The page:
As for the performances, Davies, Nugent and Holden dominate the film, with the others having little or nothing to do. Marion Davies is excellent despite the problems. It’s considered fitting today to rip her acting – mainly courtesy of her fictional portrayal in Citizen Kane. But so-called “good friend” Donald Ogden Stewart didn’t help matters either, telling an interviewer that she wasn’t a good actress. In reality, she was a gifted comedienne (the reviewer for Variety noted that “comedy is her forte”), and if Stewart is looking to cast dispersions, he should begin with his own performance in the film, which could be generously described as “embarrassing.” The sight of him walking up and down on a garden hose or playing golf indoors would suffice as a definition of the term “not funny.” It all looks so forced and he’s not helping matters any. This was his only credited performance, after which he prudently stuck to writing. Ironically, Davies was not expected to make a successful transition to sound because of her stutter. But she successfully overcame it to turn in many fine performances.

Holden is fine as the perpetually annoyed Forbes and Nugent provides solid support to Davies’s character. As Leach, Pangborn is excellent, though shortly later he would be typecast as the prissy fusspot. 

If we want to stretch the point more than a little, Not So Dumb could be viewed as a direct ancestor to the screwball comedies off the ‘30s and ‘40s. However, there is one major difference: while screwball heroines such as Lombard, Stanwyck, Gracie Allen and Katharine Hepburn use madness as a cover for their method, there's far more madness in this film than method. A telling question is asked of Dulcy by Gordon after everything turns upside down: “My God, are you smiling?”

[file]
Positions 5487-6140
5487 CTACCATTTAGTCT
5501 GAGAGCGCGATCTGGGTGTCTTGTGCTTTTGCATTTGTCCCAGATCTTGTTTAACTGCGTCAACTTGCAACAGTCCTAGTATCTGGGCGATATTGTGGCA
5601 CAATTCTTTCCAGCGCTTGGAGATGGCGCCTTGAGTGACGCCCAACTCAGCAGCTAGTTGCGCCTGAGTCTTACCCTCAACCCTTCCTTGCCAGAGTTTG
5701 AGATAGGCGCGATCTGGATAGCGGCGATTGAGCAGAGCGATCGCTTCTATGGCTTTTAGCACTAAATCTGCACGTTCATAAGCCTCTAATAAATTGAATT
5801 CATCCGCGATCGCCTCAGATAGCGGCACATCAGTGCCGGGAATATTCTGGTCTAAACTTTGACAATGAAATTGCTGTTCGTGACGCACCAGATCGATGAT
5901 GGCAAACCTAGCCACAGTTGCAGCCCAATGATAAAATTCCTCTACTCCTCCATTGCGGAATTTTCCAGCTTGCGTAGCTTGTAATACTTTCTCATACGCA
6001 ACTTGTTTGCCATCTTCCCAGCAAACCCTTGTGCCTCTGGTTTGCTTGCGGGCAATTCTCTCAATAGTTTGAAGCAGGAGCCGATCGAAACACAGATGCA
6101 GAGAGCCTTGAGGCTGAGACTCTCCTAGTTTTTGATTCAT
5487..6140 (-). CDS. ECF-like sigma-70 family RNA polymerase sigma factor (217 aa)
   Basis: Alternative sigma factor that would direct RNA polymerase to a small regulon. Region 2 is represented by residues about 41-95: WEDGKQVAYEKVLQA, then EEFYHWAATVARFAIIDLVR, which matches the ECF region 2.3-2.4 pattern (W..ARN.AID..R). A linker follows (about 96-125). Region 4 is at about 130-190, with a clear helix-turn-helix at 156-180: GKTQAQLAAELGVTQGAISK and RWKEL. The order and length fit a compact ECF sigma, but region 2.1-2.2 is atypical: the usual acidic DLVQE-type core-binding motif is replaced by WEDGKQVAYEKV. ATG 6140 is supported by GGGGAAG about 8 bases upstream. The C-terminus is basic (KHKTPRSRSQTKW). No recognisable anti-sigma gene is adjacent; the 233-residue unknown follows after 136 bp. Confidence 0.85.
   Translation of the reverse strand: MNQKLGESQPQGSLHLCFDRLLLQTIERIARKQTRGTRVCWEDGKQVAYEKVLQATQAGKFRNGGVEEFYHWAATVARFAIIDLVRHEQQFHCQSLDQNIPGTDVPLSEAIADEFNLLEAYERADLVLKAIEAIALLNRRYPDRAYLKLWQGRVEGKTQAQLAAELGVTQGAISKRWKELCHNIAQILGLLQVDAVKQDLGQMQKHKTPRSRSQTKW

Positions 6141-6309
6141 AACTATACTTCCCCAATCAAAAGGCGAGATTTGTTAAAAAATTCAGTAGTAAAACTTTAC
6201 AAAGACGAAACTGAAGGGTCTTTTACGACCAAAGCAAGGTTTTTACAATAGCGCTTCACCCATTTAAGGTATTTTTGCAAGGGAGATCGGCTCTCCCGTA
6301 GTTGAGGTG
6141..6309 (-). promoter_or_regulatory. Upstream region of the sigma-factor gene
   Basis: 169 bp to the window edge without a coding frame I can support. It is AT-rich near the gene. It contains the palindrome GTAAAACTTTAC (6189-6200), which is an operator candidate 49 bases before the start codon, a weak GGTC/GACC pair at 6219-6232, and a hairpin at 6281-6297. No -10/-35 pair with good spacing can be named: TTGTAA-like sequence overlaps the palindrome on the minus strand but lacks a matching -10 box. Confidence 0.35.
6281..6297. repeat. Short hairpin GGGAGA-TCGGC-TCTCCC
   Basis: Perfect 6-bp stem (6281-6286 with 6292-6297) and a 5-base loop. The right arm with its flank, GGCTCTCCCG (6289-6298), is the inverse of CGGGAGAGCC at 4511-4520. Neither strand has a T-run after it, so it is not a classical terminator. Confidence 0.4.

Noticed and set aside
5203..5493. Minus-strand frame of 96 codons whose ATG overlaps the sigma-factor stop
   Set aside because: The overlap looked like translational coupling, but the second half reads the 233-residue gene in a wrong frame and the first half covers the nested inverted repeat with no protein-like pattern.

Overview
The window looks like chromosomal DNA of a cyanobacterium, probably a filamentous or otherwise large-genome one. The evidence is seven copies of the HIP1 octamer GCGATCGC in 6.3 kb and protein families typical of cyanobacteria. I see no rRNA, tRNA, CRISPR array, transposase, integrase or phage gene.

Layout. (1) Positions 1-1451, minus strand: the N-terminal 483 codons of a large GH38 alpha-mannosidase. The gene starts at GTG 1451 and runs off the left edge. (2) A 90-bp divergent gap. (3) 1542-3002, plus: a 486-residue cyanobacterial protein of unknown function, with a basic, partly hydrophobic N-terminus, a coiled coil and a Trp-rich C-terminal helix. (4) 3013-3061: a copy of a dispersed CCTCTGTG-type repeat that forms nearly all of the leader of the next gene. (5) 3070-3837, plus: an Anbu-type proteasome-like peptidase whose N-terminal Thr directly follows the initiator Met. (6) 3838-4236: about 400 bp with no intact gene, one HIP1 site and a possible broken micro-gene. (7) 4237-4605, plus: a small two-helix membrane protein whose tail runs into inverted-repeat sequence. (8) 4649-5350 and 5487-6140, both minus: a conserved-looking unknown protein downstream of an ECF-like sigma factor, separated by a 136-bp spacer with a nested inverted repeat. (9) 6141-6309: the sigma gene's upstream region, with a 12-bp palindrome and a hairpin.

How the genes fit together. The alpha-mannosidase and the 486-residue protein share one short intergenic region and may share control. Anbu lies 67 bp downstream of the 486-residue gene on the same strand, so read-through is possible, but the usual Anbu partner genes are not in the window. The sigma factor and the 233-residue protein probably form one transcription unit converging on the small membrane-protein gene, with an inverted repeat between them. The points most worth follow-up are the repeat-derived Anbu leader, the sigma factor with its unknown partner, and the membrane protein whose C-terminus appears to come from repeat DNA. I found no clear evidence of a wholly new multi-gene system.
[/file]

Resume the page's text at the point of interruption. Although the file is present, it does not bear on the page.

It’s claimed that Not So Dumb was also released as a silent. If so I haven’t been able to find any evidence of it. Also, Davies wouldn’t have made so many unnecessary pauses in the film while looking at the camera, She never did that in any of the silents I saw her in. 

Although Not So Dumb garnered mainly positive reviews from the press, the public, viewing Davies as someone being pushed on them by her rich boyfriend/benefactor William Randolph Hearst, stayed away in droves, with the result being a financial loss for MGM of $39,000. For all its problems, though, Not So Dumb exudes a sort of goofy and campy charm. As such it’s a treat for those who are fans of early talkies. And Pre-Code fans, take note: in the course of the film, Mr. Forbes, asked about pictures, replies, “I don’t care a damn about pictures!”